Dolphins’ Tua Tagovailoa has yet to take a snap, but he’s still learning – Miami Dolphins Blog

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Every Sunday of the 2020 NFL season, Miami Dolphins‘ first-round pick Tua Tagovailoa assumes his role as the league’s most high-profile backup quarterback. He’s a shadow.

When the offense is on the field, Tagovailoa hovers behind coach Brian Flores listening to offensive coordinator Chan Gailey’s playcalls in his helmet and looking down at his play wristband before every snap. When the offense comes off, Tagovailoa sticks to starter Ryan Fitzpatrick‘s side eagerly awaiting information about what the veteran saw on the field.

It’s all a part of Tagovailoa’s sideline education. The calls for the rookie to be elevated to starter are only getting louder. But Flores is adamant he won’t be pressured into playing Tagovailoa, who will continue to learn behind Fitzpatrick until his time comes.

“As far as [Tagovailoa] being a starter, we just don’t feel like he’s ready there just yet,” Flores said. “Right now, we feel like Fitz gives us the best chance to win.”

Tagovailoa is expected to be the long-term answer to a two-decade Dolphins quarterback question, so the amount of time he plays in 2020 largely won’t affect the team’s viewpoint. How Tagovailoa is developing as a quarterback, albeit on the sidelines at this point, is time well spent.

Coaches and teammates say Tagovailoa is always asking questions. Despite being the most efficient quarterback in college football history while at Alabama, Tagovailoa doesn’t come off as a know-it-all and the veteran journeyman says he’s easy to teach.

“I probably talk more on the bench than I normally would in-between series,” Fitzpatrick said. “I want him to kind of understand what I’m seeing and to be able to ask questions even if it is in a game-like setting. … It seemed like he saw the game pretty decent from the sidelines in terms of the stuff that we were talking about and the questions he was asking. It was good. It was a good start just to build on that communication now, just being another set of eyes for me to be able to trust.”

Fitzpatrick and Gailey have worked together for years, and have a combined 37 years of NFL experience, so they speak football in a more advanced language. Dolphins quarterbacks coach Robby Brown, who spends a lot of time with the rookie during practices, has tried to figure out how to best reach Tagovailoa.

“My job is to kind of try to figure out what is working that [Tagovailoa’s] learning, try to be a translator so to speak,” Brown said. “He sits in every single meeting that Fitz does. You try to get him mental reps because you don’t get a ton of reps during practice, and then narrow the game plan each and every day like, ‘Hey, OK let’s learn this part, this part, this part.'”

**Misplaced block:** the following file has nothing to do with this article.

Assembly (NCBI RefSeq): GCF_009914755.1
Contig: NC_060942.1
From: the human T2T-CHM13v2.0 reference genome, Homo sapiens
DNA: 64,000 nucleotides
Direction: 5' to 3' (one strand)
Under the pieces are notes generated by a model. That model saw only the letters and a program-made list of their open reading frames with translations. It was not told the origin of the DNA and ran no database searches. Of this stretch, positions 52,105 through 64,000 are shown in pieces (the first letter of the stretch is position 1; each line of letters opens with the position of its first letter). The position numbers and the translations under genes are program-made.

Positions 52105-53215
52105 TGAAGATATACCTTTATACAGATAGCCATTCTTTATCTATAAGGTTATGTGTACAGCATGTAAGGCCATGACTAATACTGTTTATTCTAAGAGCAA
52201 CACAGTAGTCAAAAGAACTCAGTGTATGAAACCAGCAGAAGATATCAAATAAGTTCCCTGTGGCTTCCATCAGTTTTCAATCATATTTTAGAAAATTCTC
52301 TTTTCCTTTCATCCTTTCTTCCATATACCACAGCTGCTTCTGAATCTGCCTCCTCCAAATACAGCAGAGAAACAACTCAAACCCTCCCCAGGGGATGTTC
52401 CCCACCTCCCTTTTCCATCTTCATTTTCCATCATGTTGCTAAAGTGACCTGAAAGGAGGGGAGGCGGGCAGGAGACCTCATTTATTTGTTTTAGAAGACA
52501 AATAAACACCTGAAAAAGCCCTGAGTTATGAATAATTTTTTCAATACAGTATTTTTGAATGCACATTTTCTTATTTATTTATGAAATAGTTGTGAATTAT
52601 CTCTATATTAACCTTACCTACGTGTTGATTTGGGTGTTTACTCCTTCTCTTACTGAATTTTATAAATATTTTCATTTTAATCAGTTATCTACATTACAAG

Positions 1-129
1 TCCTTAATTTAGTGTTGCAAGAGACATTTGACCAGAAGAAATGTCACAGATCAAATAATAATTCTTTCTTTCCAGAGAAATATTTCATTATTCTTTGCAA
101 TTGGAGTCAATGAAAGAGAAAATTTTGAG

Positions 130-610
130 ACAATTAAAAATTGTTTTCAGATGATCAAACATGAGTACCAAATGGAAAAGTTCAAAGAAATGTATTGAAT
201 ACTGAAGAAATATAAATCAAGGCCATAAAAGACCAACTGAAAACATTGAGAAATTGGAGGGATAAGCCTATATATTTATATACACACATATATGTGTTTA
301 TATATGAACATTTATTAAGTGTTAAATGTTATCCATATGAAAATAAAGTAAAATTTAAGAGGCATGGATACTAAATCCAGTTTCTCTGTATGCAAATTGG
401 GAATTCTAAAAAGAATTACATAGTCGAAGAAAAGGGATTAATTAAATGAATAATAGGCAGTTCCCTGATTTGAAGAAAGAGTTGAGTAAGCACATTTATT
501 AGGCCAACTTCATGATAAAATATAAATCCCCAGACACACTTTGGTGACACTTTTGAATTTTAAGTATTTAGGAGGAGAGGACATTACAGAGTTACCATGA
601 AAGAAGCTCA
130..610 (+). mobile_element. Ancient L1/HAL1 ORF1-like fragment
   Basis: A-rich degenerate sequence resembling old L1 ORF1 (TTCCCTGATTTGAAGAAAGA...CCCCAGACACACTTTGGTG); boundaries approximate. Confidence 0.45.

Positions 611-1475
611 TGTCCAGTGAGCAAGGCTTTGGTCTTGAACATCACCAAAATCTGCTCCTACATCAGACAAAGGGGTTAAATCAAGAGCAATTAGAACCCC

Establishing comfort in the Dolphins’ game plan is a big thing. The offense is geared toward Fitzpatrick’s skill set, so the eventual transition to the rookie would mean changes. In the meantime, Tagovailoa has recognized and pointed out to coaches plays that are similar to what he ran at Alabama, and Gailey and Brown have targeted other plays for Tagovailoa in preparation for whenever he is called into action.

No preseason games and a shortened offseason has affected Tagovailoa’s progression. He hasn’t played a NFL snap yet, and Flores doesn’t like backup QBs being used in subpackages, so barring a Fitzpatrick injury, it’s likely his first action will come in his first NFL snap. Couple that with Tagovailoa’s recovery from a significant hip injury on Nov. 16, 2019, which means he still hasn’t been hit or tackled.

Depending on Fitzpatrick’s play and/or his health, Tagovailoa’s time could come sooner than later.

“He’s one play away from having to play. I feel like he’ll go in and play well,” Gailey said. “He hadn’t been in a game at all so it’ll be a new experience for him. He’ll have to go in there with eyes wide open; but I think knowing the person that he is and knowing the type of preparation that he puts in, I think he’s going to be ready when his time is called.”

Tagovailoa has been in-tune with the Dolphins weekly game plans, and maybe his biggest area of growth so far has been understanding the speed of the game through mental reps and looking at the tablet after a series to see how a particular play worked.

Brown says in-week responsibilities for Fitzpatrick and Tagovailoa are “very similar” with the rookie going through the same checklist of defensive personnel and situational football. The biggest difference, of course, is that Fitzpatrick gets far more on-field reps in practice while Tagovailoa has to maximize his growth primarily in walk-throughs, 7-on-7s and individual drills.

Tagovailoa being deemed not ready yet shouldn’t be viewed as a damning criticism. With Fitzpatrick having a big head start and Tagovailoa’s past injury and truncated offseason all in a season in which the Dolphins aren’t truly championship contenders, there simply is no rush to play the rookie.

Tua Time will come, and when it does his sideline education will play a key role in how he performs on the field.



Source : ESPN